Sorted by:  foreign
Note:  dataset has changed since last saved

. *verify that all the replications were successful
. assert e(N_misreps)==0

. *compute the dfbeta for each covariate
. local N = e(N)

. foreach var in  mpg weight {
2. gen dfbeta_var' = (foreign_b_var' - _b[var'])/(N'-1)
3. }

. gen dfbeta_cons' = (foreign_b_cons - _b[_cons])/(N'-1)

. *plot deff values for variable weight
. gen obs = _n

. label var obs "observation number"

. label var dfbeta_mpg "dfbeta for mpg"

. scatter dfbeta_mpg obs, mlabel(obs) title("dfbeta values for variable mpg") ### Dfbeta for grouped data

If you have panel data or a situation where each individual is represented by a group of observations (for example, conditional logit or survival models), you might be interested in influential groups. In this case, you would look at the changes on the parameters when each group is suppressed. Let’s see an example with xtlogit.

. webuse towerlondon, clear
. xtset family

. jackknife, cluster(family) idcluster(newclus) keep: xtlogit dtlm difficulty
. assert e(N_misreps)==0


The group-level pseudovalues will be saved on the first observations corresponding to each group, and there will be missing values on the rest. To compute the dfbeta value for the coefficient for difficulty, we type

. local N = e(N_clust)
. gen dfbeta_difficulty = (dtlm_b_difficulty - _b[difficulty])/(N'-1)


We can then plot those values:

. scatter dfbeta_difficulty newclus, mlabel(family) ///
title("dfbeta values for variable difficulty") xtitle("family") Option idcluster() for jackknife generates a new variable that assigns consecutive integers to the clusters; using this variable produces a plot where families are equally spaced on the horizontal axis.

As before, we can see that some groups are more influential than others. It would require some research to find out whether this is a problem.

### Likelihood displacement

If we want a global measure of influence (that is, not tied to a particular parameter), we can compute the likelihood displacement values. We consider the likelihood displacement value as defined by Cook (1986):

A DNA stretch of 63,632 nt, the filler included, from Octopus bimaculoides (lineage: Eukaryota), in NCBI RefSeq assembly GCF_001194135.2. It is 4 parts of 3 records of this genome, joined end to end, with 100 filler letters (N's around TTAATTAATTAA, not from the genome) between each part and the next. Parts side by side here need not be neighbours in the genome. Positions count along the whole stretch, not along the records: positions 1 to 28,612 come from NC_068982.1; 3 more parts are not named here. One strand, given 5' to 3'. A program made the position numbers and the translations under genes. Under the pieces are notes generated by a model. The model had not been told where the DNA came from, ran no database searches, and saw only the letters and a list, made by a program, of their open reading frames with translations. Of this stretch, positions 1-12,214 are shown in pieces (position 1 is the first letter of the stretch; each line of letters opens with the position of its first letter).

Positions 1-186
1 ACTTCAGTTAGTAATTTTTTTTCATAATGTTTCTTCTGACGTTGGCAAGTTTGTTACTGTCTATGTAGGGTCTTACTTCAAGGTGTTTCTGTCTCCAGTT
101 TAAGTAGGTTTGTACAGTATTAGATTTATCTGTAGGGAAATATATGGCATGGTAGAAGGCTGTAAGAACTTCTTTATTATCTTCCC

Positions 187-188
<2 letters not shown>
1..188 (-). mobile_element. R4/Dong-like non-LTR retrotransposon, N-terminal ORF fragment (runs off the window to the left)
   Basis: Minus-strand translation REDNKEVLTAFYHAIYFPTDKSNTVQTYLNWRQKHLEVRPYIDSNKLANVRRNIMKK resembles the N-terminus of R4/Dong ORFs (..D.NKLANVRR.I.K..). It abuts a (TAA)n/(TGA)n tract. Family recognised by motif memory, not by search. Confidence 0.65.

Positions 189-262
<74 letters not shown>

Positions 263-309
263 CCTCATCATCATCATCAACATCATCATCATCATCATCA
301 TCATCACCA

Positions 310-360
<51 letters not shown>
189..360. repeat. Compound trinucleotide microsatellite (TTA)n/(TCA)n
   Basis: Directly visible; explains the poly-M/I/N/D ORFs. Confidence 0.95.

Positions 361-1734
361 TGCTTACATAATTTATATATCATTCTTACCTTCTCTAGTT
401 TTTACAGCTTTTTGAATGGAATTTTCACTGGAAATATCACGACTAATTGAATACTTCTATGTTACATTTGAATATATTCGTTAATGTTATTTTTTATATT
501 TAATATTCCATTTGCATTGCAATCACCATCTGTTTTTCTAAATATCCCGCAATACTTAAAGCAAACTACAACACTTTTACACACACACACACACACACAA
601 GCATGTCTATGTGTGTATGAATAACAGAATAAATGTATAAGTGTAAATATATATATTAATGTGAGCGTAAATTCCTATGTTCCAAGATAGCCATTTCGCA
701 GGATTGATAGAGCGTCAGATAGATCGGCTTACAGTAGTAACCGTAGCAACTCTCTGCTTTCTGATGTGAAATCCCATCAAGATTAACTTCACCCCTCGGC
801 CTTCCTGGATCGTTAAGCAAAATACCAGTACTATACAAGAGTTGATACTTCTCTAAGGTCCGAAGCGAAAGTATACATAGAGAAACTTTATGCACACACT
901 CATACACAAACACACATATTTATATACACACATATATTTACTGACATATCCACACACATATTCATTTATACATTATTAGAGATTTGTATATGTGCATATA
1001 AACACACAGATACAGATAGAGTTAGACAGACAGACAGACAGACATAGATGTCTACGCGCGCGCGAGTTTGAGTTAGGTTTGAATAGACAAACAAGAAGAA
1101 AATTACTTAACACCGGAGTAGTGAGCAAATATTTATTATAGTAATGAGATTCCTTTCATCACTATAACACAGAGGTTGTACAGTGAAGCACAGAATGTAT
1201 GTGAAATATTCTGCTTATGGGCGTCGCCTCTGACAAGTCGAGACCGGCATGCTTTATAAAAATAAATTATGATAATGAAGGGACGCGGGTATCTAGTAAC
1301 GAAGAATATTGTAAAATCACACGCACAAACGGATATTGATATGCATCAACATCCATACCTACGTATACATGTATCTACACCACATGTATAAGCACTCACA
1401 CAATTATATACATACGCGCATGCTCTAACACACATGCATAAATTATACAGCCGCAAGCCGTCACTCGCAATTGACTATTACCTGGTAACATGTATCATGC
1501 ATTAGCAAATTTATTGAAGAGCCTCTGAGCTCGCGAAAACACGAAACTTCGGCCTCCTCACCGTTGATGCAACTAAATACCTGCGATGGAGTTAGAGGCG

$LD_i = 2[L(\hat\theta) – L(\hat\theta_{(i)})]$

where $$L$$ is the log-likelihood function (evaluated on the full dataset), $$\hat\theta$$ is the set of parameter estimates obtained from the full dataset, and $$\hat\theta_{(i)}$$ is the set of the parameter estimates obtained when leaving out the $$i$$th observation. Notice that what changes is the parameter vector. The log-likelihood function is always evaluated on the whole sample; provided that $$\hat\theta$$ is the set of parameters that maximizes the log likelihood, the log-likelihood displacement is always positive. Cook suggested, as a confidence region for this value, the interval $$[0, \chi^2_p(\alpha))$$, where $$\chi^2_p(\alpha)$$ is the ($$1-\alpha$$) quantile from a chi-squared distribution with $$p$$ degrees of freedom, and $$p$$ is the number of parameters in $$\theta$$.

To perform our assessment based on the likelihood displacement, we will need to do the following:

1. Create an $$N\times p$$ matrix B, where the $$i$$th row contains the vector of parameter estimates obtained by leaving the $$i$$th observation out.
2. Create a new variable L1 such that its $$i$$th observation contains the log likelihood evaluated at the parameter estimates in the $$i$$th row of matrix B.
3. Use variable L1 to obtain the LD matrix, containing the likelihood displacement values.
4. Construct a plot for the values in LD, and add the $$\chi^2_p(\alpha)$$ as a reference.

Let’s do it with our probit model.

#### Step 1.

We first create the macro cmdline containing the command line for the model we want to use. We fit the model and save the original log likelihood in macro ll0.

With a loop, the leave-one-out parameters are saved in consecutive rows of matrix B. It is useful to have those values in a matrix, because we will then extract each row to evaluate the log likelihood at those values.

**********Step 1
sysuse auto, clear
set more off
local cmdline probit foreign weight mpg
cmdline'
keep if e(sample)
local ll0 = e(ll)
mat b0 = e(b)
mat b = b0

local N = _N

forvalues i = 1(1)N'{
cmdline' if _n !=i'
mat b1 = e(b)
mat b = b \ b1
}

mat B = b[2...,1...]
mat list B


#### Step 2.

In each iteration of a loop, a row from B is stored as matrix b. To evaluate the log likelihood at these values, the trick is to use them as initial values and invoke the command with 0 iterations. This can be done for any command that is based on ml.

**********Step 2

gen L1 = .

forvalues i = 1(1)N'{
mat b = B[i',1...]
cmdline', from(b) iter(0)
local ll = e(ll)
replace L1 = ll' in i'
}


#### Step 3.

Using variable L1 and the macro with the original log likelihood, we compute Cook’s likehood displacement.

**********Step 3

gen LD = 2*(ll0' - L1)


#### Step 4.

Create the plot, using as a reference the 90% quantile for the $$\chi^2$$ distribution. $$p$$ is the number of columns in matrix b0 (or equivalently, the number of columns in matrix B).

**********Step 4

local k = colsof(b0)
gen upper_bound = invchi2tail(k', .1)
gen n = _n

twoway scatter LD n, mlabel(n) || line upper_bound n, ///
title("Likelihood displacement")
` We can see that observation 71 is the most influential, and its likelihood displacement value is within the range we would normally expect.

### Reference

Cook, D. 1986. Assessment of local influence. Journal of the Royal Statistical Society, Series B 48: 133–169.